>My sprouted lentils and Mung beans dahl

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Teryaki salmon with sprouted Mung dahl

Because Spring is all about burgeoning seeds and the energy of plants, I want to harness this into my plate and so I have been experimenting with sprouted pulses.

Indian flavours are a great help to rediscover beans and pulses and recently I’ve been obsessed with Dhal, this wonderfully spicy lentils stew served to us as a side dish at Dishoom in Upper St Martin’s Lane. Looking around, I have come across this wonderful version using part lentils part green Mung beans and I have used sprouted beans to make it more fun.

 Do not be wary: nothing is easier than this dish. I just suggest that a few days before, you rinse your lentils and Mung beans and reserve them in a light place in the kitchen, just  shaken and wet inside a glass jar. Cover the jar with cheese-cloth and keep rinsing and draining the seeds once a day for a couple of days: after only 48h you should start spotting the clean whiteish root growing out! Use straight away or reserve in the refrigerator to stall the process until you are ready. I have used these in salads and stews for it is nutritionally beneficial and health-packed.
Sprouted seeds Dahl
Ingredients list:
Green Mung beans 1 cup or 150g
Green lentils 1 cup or 150g
Vegetable or Tamarind stock cube 1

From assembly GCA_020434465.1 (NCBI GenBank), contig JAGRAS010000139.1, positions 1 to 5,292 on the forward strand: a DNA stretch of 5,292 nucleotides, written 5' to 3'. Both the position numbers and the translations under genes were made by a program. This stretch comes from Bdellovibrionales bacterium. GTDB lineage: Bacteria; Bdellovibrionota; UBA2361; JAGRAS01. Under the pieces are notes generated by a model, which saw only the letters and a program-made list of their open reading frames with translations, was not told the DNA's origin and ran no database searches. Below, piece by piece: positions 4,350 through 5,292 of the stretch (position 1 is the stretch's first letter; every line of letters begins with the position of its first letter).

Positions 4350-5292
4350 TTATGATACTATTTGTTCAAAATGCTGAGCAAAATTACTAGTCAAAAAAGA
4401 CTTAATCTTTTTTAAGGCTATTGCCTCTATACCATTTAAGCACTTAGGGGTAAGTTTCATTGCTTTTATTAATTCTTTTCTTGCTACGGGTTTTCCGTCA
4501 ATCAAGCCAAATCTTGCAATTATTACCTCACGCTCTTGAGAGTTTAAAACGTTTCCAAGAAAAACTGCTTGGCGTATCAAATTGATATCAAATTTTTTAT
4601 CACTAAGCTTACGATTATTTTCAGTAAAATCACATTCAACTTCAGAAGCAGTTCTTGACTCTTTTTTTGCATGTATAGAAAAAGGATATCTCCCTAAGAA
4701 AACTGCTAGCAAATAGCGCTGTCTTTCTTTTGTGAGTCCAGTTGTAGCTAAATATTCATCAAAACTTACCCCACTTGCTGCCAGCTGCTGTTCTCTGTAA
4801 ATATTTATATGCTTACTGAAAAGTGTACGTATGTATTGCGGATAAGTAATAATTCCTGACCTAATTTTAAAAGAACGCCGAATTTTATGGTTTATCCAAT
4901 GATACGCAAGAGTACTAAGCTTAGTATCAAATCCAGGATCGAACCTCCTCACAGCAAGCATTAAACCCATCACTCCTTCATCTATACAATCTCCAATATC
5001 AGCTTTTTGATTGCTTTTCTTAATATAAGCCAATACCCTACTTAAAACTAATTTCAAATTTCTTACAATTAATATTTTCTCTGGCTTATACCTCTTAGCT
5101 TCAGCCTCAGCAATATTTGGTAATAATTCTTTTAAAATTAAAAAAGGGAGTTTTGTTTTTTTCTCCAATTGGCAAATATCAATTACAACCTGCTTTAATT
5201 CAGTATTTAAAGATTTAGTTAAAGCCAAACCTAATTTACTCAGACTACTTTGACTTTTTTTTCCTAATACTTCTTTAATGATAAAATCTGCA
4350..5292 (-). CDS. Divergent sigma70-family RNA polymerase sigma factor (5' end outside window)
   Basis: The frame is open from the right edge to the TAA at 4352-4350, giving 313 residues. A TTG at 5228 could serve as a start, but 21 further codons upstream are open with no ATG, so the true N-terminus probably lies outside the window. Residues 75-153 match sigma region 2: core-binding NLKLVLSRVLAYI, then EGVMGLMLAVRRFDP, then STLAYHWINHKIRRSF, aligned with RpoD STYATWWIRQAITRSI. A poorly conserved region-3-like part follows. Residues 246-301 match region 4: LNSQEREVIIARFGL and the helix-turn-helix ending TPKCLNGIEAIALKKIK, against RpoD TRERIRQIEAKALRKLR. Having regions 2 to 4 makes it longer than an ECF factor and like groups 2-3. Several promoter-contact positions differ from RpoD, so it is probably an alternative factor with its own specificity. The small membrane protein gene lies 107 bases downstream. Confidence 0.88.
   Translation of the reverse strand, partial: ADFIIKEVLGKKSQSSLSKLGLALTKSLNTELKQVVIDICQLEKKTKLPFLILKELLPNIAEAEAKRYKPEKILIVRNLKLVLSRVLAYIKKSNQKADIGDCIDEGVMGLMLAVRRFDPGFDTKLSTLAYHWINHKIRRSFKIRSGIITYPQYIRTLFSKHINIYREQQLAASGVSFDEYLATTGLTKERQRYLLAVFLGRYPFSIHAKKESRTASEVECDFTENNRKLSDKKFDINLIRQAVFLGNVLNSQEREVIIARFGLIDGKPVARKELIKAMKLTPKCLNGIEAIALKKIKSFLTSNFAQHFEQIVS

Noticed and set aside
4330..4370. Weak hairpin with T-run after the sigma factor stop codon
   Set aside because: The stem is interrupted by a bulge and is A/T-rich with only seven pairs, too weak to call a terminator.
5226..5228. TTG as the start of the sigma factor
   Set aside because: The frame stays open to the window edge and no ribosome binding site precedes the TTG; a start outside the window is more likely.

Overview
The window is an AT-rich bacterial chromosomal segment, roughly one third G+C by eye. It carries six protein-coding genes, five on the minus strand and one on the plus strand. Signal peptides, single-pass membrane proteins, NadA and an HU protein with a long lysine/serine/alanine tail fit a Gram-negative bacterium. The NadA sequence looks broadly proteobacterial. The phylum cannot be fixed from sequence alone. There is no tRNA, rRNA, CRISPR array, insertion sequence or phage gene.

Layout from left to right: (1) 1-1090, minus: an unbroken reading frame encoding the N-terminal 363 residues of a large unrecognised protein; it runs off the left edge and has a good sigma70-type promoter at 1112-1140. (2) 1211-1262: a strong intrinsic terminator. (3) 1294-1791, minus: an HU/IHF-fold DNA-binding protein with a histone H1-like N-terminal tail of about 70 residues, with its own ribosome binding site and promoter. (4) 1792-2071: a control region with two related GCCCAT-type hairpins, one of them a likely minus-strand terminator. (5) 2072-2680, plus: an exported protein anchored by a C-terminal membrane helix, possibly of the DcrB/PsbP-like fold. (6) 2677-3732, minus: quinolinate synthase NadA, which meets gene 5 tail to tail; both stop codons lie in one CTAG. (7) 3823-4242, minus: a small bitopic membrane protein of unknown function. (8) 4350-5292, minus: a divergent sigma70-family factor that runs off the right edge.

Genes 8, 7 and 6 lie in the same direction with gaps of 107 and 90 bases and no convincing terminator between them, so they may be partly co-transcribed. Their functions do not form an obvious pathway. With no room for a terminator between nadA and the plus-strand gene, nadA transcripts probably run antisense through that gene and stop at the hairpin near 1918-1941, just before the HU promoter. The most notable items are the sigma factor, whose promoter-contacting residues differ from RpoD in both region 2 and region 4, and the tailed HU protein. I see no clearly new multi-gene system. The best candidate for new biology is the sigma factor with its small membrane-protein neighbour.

Water 1Litre 500ml
Bay leaves
Salt
Onion 1
Olive oil 2 Tbsp
Ground cumin, ginger and turmeric, 1 mixed Tbsp
Cayenne pepper 1/2 tsp
Tomatoes 3
Bunch of parsley and coriander, chopped
Tomato purée
Rinse the beans and lentils in fresh water (sprouted or not) and throw them in boiling water flavoured with the stock cube, a pinch of salt and a couple of bay leaves. Let it bubble for 10 min or so until the seeds are soft- If they are not sprouted, this will take longer!
Fry the chopped onion into a bit of olive oil. Chop the tomatoes and add them in. 
When they are soft and reduced, purée them with a blender or just by hand and add a good squirt of tomato paste. Add olive oil and a bit of water if too dry.
Add the spices and herbs.
Check the seasoning, mix the drained pulses in and put back on the hob for a few minutes.
Serve very hot with the Seared Salmon Teryaki (recipe to come!).
Nutritional note:
GreenMung beans are excellent for the digestive system and are believed to have a calming and healing effect on our insides. Combined with the antibacterial properties of the traditional Indian spices such as cumin, ginger and Cayenne, they are especially beneficial.
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